we both had a vision of the character, the movie, and put it together. The two of us built up Irén.
The day of the award ceremony was also the Memorial Day of Forced Laborers – you mentioned this and offered the Emmy Award to them. Did you plan this in advance?
It was absolutely planned. After my nomination, when it turned out that the ceremony would be on the same day, I had already decided. It was so touching because it was a coincidence, the jury did not know about it when they nominated me. Long before the announcement of the results, I had said in the red carpet interviews that it was great to have a film like this in focus on that day. They also responded very well to my speech and I received a great applause.
First you thanked your stepfather in your acceptance speech. What role did he play in your career?
He played a giant role. We have been working for 20-25 years for me to become an actor who would later be chosen by Attila Szász for a leading role.
I also thanked him first and foremost, because although I am grateful to the creators of the film, I didn’t become an actor during the film and I did not learn right then what I was trying to apply there, but over the past 30 years.
And he supported me for 20-25 years of it.
I read that you already wanted to be an actress when you were two.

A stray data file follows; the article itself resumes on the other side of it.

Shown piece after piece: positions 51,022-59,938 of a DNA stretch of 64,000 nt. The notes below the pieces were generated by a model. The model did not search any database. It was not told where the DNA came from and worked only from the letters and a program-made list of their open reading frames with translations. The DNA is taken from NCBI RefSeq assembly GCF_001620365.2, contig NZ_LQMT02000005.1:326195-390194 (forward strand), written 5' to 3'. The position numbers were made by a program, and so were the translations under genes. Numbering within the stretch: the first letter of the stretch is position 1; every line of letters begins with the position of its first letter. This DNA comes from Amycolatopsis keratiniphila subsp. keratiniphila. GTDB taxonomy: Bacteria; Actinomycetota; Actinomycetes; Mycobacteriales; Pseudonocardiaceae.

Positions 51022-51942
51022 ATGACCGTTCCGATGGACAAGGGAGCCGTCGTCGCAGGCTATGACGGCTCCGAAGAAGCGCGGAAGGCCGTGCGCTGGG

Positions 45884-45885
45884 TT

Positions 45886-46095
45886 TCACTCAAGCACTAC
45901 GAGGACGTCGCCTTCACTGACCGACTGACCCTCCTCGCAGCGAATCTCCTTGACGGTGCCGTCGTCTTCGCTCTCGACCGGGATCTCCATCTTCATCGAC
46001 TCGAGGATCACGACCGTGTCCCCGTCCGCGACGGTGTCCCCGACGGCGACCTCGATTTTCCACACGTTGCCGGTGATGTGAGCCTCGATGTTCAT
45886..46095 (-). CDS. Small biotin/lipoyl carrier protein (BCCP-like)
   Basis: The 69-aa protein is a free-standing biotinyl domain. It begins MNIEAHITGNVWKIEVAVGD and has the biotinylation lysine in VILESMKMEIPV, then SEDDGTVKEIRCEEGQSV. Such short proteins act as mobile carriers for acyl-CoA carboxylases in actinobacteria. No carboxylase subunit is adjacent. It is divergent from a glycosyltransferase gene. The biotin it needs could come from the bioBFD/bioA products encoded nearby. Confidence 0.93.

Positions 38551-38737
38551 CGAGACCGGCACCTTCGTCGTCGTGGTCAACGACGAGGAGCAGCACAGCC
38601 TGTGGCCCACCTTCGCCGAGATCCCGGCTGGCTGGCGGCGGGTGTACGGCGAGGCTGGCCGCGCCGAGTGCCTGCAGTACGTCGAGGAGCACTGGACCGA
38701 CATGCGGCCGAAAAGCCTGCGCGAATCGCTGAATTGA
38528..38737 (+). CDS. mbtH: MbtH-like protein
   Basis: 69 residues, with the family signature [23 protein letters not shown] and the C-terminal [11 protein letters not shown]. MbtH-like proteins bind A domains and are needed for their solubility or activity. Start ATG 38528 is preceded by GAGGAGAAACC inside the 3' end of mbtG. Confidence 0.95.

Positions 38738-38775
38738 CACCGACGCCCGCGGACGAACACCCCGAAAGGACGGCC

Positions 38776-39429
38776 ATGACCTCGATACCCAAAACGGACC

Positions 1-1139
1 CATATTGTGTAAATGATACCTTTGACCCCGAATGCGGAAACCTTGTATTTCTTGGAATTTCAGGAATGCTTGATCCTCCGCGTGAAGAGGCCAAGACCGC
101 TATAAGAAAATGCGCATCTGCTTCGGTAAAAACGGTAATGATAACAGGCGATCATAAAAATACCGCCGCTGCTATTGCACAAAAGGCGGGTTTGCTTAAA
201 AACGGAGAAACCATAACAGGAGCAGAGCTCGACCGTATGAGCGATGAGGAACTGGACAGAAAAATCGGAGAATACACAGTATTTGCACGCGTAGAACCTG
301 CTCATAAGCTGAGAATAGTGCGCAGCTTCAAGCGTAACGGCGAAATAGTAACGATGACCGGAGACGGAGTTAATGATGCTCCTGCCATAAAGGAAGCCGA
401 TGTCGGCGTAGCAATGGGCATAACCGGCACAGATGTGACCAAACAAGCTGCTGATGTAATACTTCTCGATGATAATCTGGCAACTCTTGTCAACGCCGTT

Yes, I’ve been on the stage since I was 5, but I already wanted to be an actor at the age of two. You see, I haven’t come out of nowhere.
What caught your attention in acting so early?
Even then I really liked playing different characters, the people I saw around me telling a story. Or to show personalities, the ones I perceived around me. I really liked to imitate, and I was always interested in the more complicated things: when people lied or hid something. A child feels when something is wrong. These are the really interesting moments.
You said you rather believe in hard work and not luck – what do you think your virtues are?
You should ask others about this because I can list my bad qualities more easily, which I can often use in acting. It may be a cliché, but I really believe in hard work for a role. And of course, perseverance.
Not just sticking to it and working for your dreams, but that you have to work hard for everything and luck only comes then – if it even comes.
For example, I am lucky that I got a major role in which I was able to showcase my talent. We actors can only be people, we play. It is a vulnerable situation.
And Hungary is quite a small market in this respect…
Yes, there are only 10 to 12 films made every year, much less opportunity than in many other countries. They do not write roles for an actor here, but write stories and seek out actors for the characters.
A larger role that the international profession may notice may occur once in every six years. Or rather, every ten years.
And it is not at all certain that an actor will fit the role, or that they will even get it.
That’s why you said you felt this film was your first and last chance?
Yes. I did not mean I felt unsuccessful, that’s not the case. It’s about having little to no opportunity and not knowing exactly when it will come if it comes at all.